Cells That Live and Let Die

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In the developing nervous system, cells play their own version of television's popular Survivor series with a bit of a twist. Rather than being voted off by their teammates, some cells in the developing nervous system will automatically die unless adjacent cells select them to live. Determining how this process works is important, because brain cells that fall short of their normal life spans are associated with such devastating diseases as Parkinson's and Alzheimer's. More than half a million Americans have Parkinson's disease(1), while Alzheimer's disease affects an estimated 4 million Americans(2). On the other hand, many cancerous tumors result in part from cells' escaping the mechanisms that determine when they should die.

Dr. Hermann Steller of Rockefeller University has identified an important molecular pathway that nervous system cells use to signal neighboring cells to survive. He also identified how the surviving cells stimulate the development of cells that transmit messages within the nervous system. Dr. Steller used fruit fly embryos for his research, but similarities between fruit fly and human cells mean that his findings could provide a model for studying cell death and survival in humans.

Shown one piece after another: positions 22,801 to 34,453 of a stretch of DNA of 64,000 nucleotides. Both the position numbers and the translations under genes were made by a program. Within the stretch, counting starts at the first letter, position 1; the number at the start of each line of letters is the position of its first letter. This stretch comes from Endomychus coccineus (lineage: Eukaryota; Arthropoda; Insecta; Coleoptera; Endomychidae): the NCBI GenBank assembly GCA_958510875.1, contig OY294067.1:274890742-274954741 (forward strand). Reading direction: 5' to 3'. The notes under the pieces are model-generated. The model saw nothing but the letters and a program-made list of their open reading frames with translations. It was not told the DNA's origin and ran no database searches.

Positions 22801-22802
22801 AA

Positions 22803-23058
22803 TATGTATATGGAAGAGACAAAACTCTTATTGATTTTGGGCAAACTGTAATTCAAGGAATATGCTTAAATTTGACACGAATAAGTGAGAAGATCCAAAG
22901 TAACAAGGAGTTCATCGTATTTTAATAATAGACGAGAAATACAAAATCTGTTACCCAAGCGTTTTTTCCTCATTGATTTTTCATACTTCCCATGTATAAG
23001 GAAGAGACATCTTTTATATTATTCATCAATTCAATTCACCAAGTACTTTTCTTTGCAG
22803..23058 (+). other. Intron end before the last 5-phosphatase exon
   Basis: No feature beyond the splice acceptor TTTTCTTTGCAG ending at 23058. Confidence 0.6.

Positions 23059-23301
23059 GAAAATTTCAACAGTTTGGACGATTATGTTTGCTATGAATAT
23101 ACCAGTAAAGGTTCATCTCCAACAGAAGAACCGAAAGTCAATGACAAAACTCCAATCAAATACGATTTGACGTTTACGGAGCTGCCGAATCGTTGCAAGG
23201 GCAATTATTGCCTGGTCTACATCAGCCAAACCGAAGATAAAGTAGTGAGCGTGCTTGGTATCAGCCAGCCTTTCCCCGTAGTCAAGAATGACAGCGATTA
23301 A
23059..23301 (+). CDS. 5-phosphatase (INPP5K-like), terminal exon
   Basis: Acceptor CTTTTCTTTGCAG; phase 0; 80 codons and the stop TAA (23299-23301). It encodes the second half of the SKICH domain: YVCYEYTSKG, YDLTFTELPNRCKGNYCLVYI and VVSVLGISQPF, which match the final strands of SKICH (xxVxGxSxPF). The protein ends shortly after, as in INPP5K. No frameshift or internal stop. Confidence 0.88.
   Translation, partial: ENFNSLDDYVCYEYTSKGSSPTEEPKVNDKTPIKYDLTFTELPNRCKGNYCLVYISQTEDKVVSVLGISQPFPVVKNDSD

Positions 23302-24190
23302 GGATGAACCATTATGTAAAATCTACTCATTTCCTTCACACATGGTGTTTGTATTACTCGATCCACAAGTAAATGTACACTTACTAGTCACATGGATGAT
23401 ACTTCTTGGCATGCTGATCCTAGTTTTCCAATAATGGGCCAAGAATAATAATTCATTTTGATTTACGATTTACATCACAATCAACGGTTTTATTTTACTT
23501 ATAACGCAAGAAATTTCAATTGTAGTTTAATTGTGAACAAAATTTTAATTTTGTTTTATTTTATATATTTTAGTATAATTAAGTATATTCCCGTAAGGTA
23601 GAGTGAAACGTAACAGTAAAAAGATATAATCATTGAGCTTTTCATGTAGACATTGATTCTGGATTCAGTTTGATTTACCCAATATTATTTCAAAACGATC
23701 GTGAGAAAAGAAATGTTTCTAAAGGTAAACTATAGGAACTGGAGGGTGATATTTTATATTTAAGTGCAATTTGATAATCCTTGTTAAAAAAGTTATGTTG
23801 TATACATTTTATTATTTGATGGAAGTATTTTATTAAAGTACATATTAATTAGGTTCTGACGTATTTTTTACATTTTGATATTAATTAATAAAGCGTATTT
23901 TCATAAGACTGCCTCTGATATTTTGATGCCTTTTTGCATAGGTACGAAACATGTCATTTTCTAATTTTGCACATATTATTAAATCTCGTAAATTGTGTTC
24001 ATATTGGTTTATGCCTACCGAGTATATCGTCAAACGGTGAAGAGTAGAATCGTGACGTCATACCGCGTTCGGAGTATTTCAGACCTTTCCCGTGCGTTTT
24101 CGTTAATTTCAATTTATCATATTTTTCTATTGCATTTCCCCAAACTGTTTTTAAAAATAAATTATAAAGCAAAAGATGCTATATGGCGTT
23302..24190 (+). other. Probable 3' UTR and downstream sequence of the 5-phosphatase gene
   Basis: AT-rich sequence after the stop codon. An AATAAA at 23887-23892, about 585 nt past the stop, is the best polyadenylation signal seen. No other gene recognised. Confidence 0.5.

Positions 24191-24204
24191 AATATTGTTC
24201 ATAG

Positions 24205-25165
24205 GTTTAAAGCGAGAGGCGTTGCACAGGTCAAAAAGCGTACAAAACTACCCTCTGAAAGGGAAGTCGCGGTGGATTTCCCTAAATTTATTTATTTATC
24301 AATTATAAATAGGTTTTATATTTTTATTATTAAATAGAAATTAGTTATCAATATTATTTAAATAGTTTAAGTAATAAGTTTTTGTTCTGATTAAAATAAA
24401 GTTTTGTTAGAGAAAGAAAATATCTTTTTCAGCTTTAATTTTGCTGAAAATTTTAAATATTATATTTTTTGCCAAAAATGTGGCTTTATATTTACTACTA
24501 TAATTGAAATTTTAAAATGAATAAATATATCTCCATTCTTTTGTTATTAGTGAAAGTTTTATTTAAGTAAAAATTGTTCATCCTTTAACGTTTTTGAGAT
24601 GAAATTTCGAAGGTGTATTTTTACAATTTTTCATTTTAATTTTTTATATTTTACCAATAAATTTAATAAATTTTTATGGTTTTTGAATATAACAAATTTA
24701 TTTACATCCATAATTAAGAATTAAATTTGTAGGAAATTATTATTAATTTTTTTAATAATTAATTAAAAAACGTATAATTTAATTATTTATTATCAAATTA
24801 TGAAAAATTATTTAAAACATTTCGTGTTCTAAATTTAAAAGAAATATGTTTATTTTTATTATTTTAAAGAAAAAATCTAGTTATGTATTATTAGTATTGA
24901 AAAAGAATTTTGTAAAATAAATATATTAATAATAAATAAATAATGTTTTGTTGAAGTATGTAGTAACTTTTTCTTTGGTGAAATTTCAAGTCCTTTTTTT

This research may one day lead to new treatments for Alzheimer's, Parkinson's, and other degenerative neurological diseases. Such therapies might keep brain cells alive by providing the necessary "survive" signal. With a greater understanding of cell death and survival, scientists also may be able to devise new ways to kill cancer cells. Since one of the traits of cancer is unchecked cell growth, activating the cell death program in cancer cells could halt this disease.


1 Parkinson’s Disease--Hope Through Research, National Institute of Neurological Disorders and Stroke, NIH Publication No. 94-139, September 1994 (updated at http://www.ninds.nih.gov/health_and_medical/pubs/p​arkinson_disease_htr.htm, July 2001).

2 Alzheimer’s Disease Fact Sheet, Alzheimer’s Disease Education and Referral Center, NIH Publication No. 01-3431, September 2001.